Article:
Let us pause to say that if there's one thing more annoying than a book from Chronicle, it's a book from HarperSanFrancisco. At least many Chronicle books have a certain furtive entertainment value, especially those that fall into a category that might best be described as home design pornography. (And just to avoid any future accusations of conflict of interest, Dog Bites will confess here to owning a copy of Diane Dorrans Saeks' Living Rooms [Chronicle Books, 1997]. It was sort of an impulse buy, OK? And, um, the section on ambient vs. task lighting is actually pretty useful.)
But HarperSanFrancisco! The publisher's entire catalog seems to consist of New Age mooniness, multiculti collections of wise thoughts sprinkled one or two to a page through long dreary paperbacks that you could only imagine someone enjoying if he or she had, perhaps, the chance to read aloud a selection from one of them over a communal dinner consisting largely of the brown rice, spinach, and cheddar casserole from Recipes for a Small Planet, after which reading other members of the party might murmur "Right on," or possibly brush away a few tears.
And even then everyone concerned would have to be living somewhere far, far up Lucas Valley Road, in a house featuring an algae-stained fiberglass geodesic dome and a never-quite-functional solar heating system.
A perfect example of the HarperSanFrancisco publishing aesthetic is the company's latest release, Prayers for a Thousand Years: Blessings and Expressions of Hope for the New Millennium. Of course, the book is in the same sanctimoniously eclectic vein as all HarperSanFrancisco's other books, with contributions from all the usual suspects: the Dalai Lama, Marianne Williamson (will that woman ever just go away?), Starhawk, and so on. The lucky thing -- from the publisher's perspective, anyway -- is that no matter how many of these volumes HarperSanFrancisco publishes, it will never run out of material to excerpt for them. Because right now, in creative writing workshops all across the land, people are writing poetry just like this:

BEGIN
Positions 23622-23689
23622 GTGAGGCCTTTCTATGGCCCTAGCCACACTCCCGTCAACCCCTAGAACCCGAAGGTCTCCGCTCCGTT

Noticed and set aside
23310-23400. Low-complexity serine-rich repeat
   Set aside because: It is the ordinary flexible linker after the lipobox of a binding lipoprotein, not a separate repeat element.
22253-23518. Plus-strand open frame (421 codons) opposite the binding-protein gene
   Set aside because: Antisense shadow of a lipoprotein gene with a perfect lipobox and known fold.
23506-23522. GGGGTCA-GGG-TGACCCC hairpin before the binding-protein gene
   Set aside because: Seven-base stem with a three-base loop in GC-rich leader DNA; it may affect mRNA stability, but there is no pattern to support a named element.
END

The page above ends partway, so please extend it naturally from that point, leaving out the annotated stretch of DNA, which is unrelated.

The Buddha got enlightened
Under a tree
Saw the morning star
And touched the earth
In the next millennium
Which is right now
All of us
Plant more trees
Deep in the earth...
Of course, the poem/prayer goes on from there, but we'll leave it to our readers to seek out the further work of "author and editor" Rick Fields, should they feel compelled to do so.
Here's our pitch: Write a poem hailing the new millennium -- and remember, it should be both stickily heartwarming and include a lot of groveling before our mother the Earth for having defiled her with concrete and so on -- and send it to Dog Bites. We'll publish the, um, best of these submissions in our next column and send the winner a copy of Prayers for a Thousand Years. Steven Appleton is cordially invited to enter, despite his status as Dog Bites' Poet Emeritus.
Babies, Grannies: Fuck 'Em! This Is the New San Francisco
Normally Dog Bites buys trashy fashion magazines as an escape, a passport to a fantasy land in which every deserving girl has cute little Miu Miu mules and a wardrobe of 12 to 15 swimsuits. So we were distressed to open this month's Marie Claire to find -- no, not those pink Genny cargo pants, which, heaven knows, are bad enough -- but a story titled, "I Evict People Who Can't Pay Their Rent," about one Lea Santos, who works as a property manager for Sansome Pacific Properties here in the city.